Half of my October has been taken up by what many would class as a trip of a lifetime, that is, exploring California by V8 minibus with a weekend of Las Vegas thrown in for good measure.
To say it was a “an experience” would be an understatement; in fact, it was massively enjoyable to see such locations as San Diego, San Francisco and Big Sur. The last of that trio was a time where it was my time to drive our eight-cylinder Chevrolet Express 12-seater (there was only five us…), which was a massive test of my skills as a driver, and although I felt comfortable at the helm, my passengers didn’t exactly share my sentiments and felt a little worse for wear when we stopped for the night.
However, another test was in store for my talents at the wheel, but one that I much more willing to take a punt at, as when the two cars in question have over 1,000bhp between them, that’s usually no bad thing.
Based next to Las Vegas Speedway is Exotics Racing; basically a place for driving days like you’d find at Thruxton or Croft where the paddock is transformed into supercar heaven. Unlike our UK circuits, however, this establishment was hell bent on providing the latest and greatest in exotica, much to my personal excitement.
I had initially booked a two-car combo consisting of the current Porsche 911 GT3 and something I’d wanted to commandeer for a few years now, the Mercedes SLS AMG; the latter, I found out a few days before driving, had been given an unexpected reason to visit the garage and I wouldn’t be able to take the wheel of the gull-winged powerhouse. An alternative was therefore required, and after many minutes of deliberation, the magnificent Lamborghini Huracan was chosen in its place.
Obviously, this was going to cost me money (a fair bit of money, in fact) as I’m not fortunate enough to be testing these cars for a publication, but that was of no concern to me and I was massively looking forward to putting the dup to their full potential on the track.
Starting with the Porsche, I was curious to see how the GT3’s rear-axle steering would feel behind the wheel. The system adapts to the car’s current situation in terms of steering input and speed and allows each rear wheel to change its angle accordingly, creating advantages during both high and low velocity driving. On the track, the system was immediately evident as I gradually became more confident with the car and the track, with the rear end feeling like it was urging you round the corners, especially the couple of faster kinks in the track.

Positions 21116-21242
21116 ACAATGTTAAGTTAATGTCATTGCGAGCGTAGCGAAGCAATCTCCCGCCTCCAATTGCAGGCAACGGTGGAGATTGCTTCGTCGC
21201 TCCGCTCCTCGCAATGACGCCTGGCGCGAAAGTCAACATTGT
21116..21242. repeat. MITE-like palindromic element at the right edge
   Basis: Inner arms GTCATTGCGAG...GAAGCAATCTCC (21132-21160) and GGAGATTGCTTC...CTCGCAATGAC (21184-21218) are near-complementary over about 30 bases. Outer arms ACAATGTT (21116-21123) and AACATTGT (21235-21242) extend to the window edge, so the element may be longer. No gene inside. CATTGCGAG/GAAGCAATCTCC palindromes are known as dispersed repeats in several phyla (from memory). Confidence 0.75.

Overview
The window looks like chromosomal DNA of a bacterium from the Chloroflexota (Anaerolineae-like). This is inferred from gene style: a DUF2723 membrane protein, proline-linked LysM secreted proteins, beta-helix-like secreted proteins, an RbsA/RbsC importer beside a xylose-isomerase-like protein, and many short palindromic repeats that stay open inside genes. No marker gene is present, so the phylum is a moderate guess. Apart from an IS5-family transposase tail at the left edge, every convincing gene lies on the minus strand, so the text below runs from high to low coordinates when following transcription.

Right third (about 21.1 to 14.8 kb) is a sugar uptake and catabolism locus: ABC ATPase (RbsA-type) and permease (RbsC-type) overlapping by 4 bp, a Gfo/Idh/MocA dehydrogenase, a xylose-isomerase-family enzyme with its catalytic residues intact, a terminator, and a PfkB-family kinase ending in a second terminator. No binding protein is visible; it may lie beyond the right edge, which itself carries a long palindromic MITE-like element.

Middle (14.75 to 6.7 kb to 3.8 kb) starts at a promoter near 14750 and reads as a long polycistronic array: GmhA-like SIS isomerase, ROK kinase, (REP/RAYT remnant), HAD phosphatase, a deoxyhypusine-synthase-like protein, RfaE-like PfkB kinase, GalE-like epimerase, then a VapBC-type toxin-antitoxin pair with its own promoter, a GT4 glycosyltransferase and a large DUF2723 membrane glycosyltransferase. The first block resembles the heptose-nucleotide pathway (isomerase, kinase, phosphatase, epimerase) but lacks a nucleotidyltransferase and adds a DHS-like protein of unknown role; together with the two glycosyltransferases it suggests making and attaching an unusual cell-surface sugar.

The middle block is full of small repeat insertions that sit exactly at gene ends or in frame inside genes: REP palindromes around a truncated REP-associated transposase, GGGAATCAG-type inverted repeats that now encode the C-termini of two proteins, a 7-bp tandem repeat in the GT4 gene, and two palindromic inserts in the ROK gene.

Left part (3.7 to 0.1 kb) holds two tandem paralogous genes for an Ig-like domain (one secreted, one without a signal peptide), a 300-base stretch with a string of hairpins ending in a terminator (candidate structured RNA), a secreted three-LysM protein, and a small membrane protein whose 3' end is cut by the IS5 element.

It is the handling you notice first with the GT3, its remarkable feel in the bends only made you want to risk a few more mph with every lap and I never felt as though the grip would succumb to hard physics at any point. The all-new engine for the GT3 produces 475bhp, and although the 991 model weighs about 100kg more than the 997.2, it felt incredibly easy to get near the 9,000rpm limit, and on a track with such short straights as this one it had me reaching for the brakes perhaps a little too early.
After eight laps at the helm of the GT3, it felt like a car made for the track, albeit a circuit with longer stretches between the corners, and I’d love for a chance to take one for a b-road blast and see how it copes with alternating road surfaces and not just the smooth tarmac of the Exotics Racing compound. I’d also be curious as to how it goes against the last hurrah from the 997 generation GT3, the 4.0, just to see if such a seminal model can be beaten by its successor.
Now to the Lambo and a car I wasn’t initially taken with upon first laying eyes on. The Huracan to me was more of a baby Aventador rather than a true revolution away from the Gallardo and I felt a little disappointed the entry-level bull wasn’t more radical. The only new element that really had me interested was the removal of the sluggish E-Gear system and the introduction of a smart-sounding dual-clutch affair; other than that, I felt the styling wasn’t extreme enough and nor was the engine in the middle of the car.
This opinion was turned around slightly after getting close to the Huracan at this year’s Geneva motor show, and put in the contrary even more so when getting full access to it in Vegas. Being able to walk around the car, sit inside it and absorb its details certainly made me appreciate the Huracan a great deal more than I ever had done before, but literally getting my hands on the bull’s horns allowed me witness first-hand how brutal such a car is.
The Lamborghini certainly felt more urgent than the Porsche when the right pedal was put to the metal out of the corners, thanks predominantly to having just over 600bhp on tap; handling was unsurprisingly heavier, however, and there was much more steering input required, as well as evidence of a touch of understeer here and there. A mistake in one corner, though, did see me stick the tail end out, proving its four-wheel-drive system is most certainly rear-biased.
Having not driven a comparable car such as the Ferrari 458 or McLaren 650S, it was always going to be hard to judge the Huracan against its rivals, but I can imagine the option from Maranello being a little sharper and more agile thanks to the faster steering rack and two-wheel-drive. However, the Huracan’s power is the dominant force in play and down the straights felt unstoppable; the Lambo also felt a little heavier than the GT3, even though the two are more or less the same weight.
Of the two, the Porsche is certainly the more capable car and is a pure track weapon (and probably just as good on the road, too); the Huracan, I feel, would be the car to have the most fun in, thanks to a lairier engine and just more drama overall. Despite the more focussed set-up, I would imagine the GT3 would be the more liveable car on a day-to-day basis due to its smoother gearbox and more open cabin, as well as an engine that wouldn’t make you ears bleed (too much) when the time comes to floor it.